Round 8
Winner
Sendit.Money
by

Cross-border stablecoin remittance for Africa

Budget request:  
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Products & Services

Remittance
As Nigerian with family abroad I frequently face challenges when it comes to sending and receiving money. It is particularly hard to send money to my son who studies in the UK. I am hit with multiple fees as I change NGN into USD and then send that on to be received in GBP. I want the same level of service I know exists in places like the UK or US where money can be sent quickly, securely and with low fees. Sendit.money is building a cross-border payment platform that will use stable coins on the Stellar network to leverage the speed and security of the Blockchain and enable individuals, initially in the UK-Nigeria corridor to send and receive money in local currency, at the best possible exchange rates & receive funds directly into bank accounts in mere seconds. No need to travel to find an agent as it can all happen from the palm of a hand.

E-Wallet & Prepaid Debit Card
My daughter lives abroad and has become very successful in her work. I am very proud of her and to top it all off she regularly sends me money to make sure I can buy what I need and pay the bills I owe. I’m used to having to get cash from agents or for an extra charge have the money sent to my bank account.  Wouldn’t it be great if I had a Visa card or the like to spend the money my daughter sends directly? Sendit.money is going to offer customers a multi-currency e-wallet that’s connected to a prepaid debit card which they can use to spend money online, at POS and to withdraw cash.  

Crypto Wallet
I was lucky enough to have been brought up during the age of digital technology and took every chance I had to learn about the latest developments. Due to this I was an early adapter when it came to crypto currencies. To be part of my financial world I want a digital wallet which empowers me to be able to use stable coins as a way of remitting to my friends and family abroad. I want to be able to buy, sell or send digital currencies and I want the user experience to be intuitive. Though integration with the Stellar coin network sendit.money will enable users to take advantage of digital currencies and transact in a affordable, fast and secure way.

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Progress so far
Goals

Our goal is to complete the build of our fiat wallet and become an anchor on the stellar chain with our own GBP stablecoin thereby enabling direct anchor to anchor remittances payments. If sufficient funding was received to enable this project, we would look to complete and launch our GBP stablecoin and integrated remittance platform by Q2 2022.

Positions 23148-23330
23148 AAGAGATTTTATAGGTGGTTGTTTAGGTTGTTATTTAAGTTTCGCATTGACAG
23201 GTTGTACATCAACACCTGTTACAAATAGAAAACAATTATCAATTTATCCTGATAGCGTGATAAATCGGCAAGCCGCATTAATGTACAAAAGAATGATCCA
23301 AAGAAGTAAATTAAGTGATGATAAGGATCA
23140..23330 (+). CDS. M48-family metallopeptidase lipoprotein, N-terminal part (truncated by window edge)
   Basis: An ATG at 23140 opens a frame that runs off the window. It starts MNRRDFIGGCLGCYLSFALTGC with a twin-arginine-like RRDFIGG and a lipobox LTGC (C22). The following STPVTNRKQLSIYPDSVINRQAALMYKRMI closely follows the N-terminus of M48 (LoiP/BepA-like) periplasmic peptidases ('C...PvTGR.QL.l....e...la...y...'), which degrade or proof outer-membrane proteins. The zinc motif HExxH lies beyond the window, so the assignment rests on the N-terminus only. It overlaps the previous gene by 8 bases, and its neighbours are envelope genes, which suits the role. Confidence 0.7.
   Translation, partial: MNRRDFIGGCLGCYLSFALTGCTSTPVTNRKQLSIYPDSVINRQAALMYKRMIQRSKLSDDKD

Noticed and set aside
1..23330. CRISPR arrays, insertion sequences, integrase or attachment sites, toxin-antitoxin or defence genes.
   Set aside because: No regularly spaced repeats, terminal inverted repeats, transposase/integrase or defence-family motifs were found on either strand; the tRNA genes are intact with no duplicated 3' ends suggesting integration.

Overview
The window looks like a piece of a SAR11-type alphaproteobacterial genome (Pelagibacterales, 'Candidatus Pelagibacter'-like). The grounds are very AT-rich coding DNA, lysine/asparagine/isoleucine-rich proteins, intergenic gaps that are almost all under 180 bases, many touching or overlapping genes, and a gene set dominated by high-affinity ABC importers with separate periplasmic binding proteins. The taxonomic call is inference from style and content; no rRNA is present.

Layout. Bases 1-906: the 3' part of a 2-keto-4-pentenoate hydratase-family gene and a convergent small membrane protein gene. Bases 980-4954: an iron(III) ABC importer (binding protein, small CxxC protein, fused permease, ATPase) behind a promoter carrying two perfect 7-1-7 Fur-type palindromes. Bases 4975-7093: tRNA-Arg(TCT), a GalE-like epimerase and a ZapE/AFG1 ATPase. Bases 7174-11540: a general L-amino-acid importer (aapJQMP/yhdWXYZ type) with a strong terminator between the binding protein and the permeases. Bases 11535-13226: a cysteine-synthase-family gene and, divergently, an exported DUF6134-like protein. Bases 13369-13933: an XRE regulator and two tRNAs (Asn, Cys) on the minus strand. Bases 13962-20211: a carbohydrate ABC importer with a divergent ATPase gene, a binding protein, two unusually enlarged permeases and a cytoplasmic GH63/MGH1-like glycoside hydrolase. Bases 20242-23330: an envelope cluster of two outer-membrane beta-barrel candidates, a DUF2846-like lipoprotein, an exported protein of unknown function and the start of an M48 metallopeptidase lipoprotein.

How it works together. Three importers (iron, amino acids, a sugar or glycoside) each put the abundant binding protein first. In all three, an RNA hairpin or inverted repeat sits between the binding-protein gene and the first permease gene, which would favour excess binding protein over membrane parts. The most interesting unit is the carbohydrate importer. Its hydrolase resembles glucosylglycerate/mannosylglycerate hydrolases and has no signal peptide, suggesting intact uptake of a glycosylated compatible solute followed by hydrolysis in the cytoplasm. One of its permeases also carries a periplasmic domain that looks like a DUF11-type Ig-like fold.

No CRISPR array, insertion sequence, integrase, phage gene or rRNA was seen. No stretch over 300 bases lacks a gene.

To get there, we  will use our requested budget of  
*
  to:

Work Package 1 - Project Management
Cost $80,192.31, November2021-April2022, Duration: 6 months

Work Package 2 - User Experience and Visual Design
Cost $2,456.90, November2021, Duration: 1 Month

Work Package 3 - Digital Wallet (FIAT)
Cost $27,283.13, November2021-December 2021, Duration: 2 Months.

Work Package 4 - Stellar anchor creation
Cost $128,388.93, January2022-April2022, Duration: 4 Months.

Work Package 5 - User Testing
Cost $10,430.97, November2021-March2022, Duration: 6 Months.

Overview

Problem and Solution


Remittance inequality slows economic growth. Globally, 1 billion individuals utilise remittance annually1.1. 6 billion live in emerging economies1.2  globally and 220 million send an average of £1650/year to their home country1.3. On average, an economically active individual in sub-saharan Africa is charged 8.5%1.4 of the total remittance when sending money into LMIC’s and developed countries, compared to free or at worst below 6.5%1.5 in developed economies.

Nigeria is an emerging economy, facing high fees, unreliable security and slow international transaction times with diaspora living in developed economies, i.e., £2.89 Billion was sent from the UK to Nigeria in 20181.6. Nigeria’s measurable outflowing remittance market was worth £90 Million in 20191.7. By 2025, Nigeria is forecasted to have 475 million mobile internet users and the whole industry is expected to contribute £132 Billion to Nigeria's GDP by 20241.8. Here is a rapidly growing population lacking the financial tools they need to succeed.  

 

Sendit.money is a crossborder payment platform which utilises stablecoins, to provide a money-transfer service that is affordable, fast and secure. Partnering with banks in Nigeria allows us to widen customer reach through their networks, decreasing initial customer acquisition costs. Sendit.money will integrate the Stellar's SEP-0031 Protocol and become an issuer of a GBP backed stablecoin to enable cross-border transfers between the UK and Africa.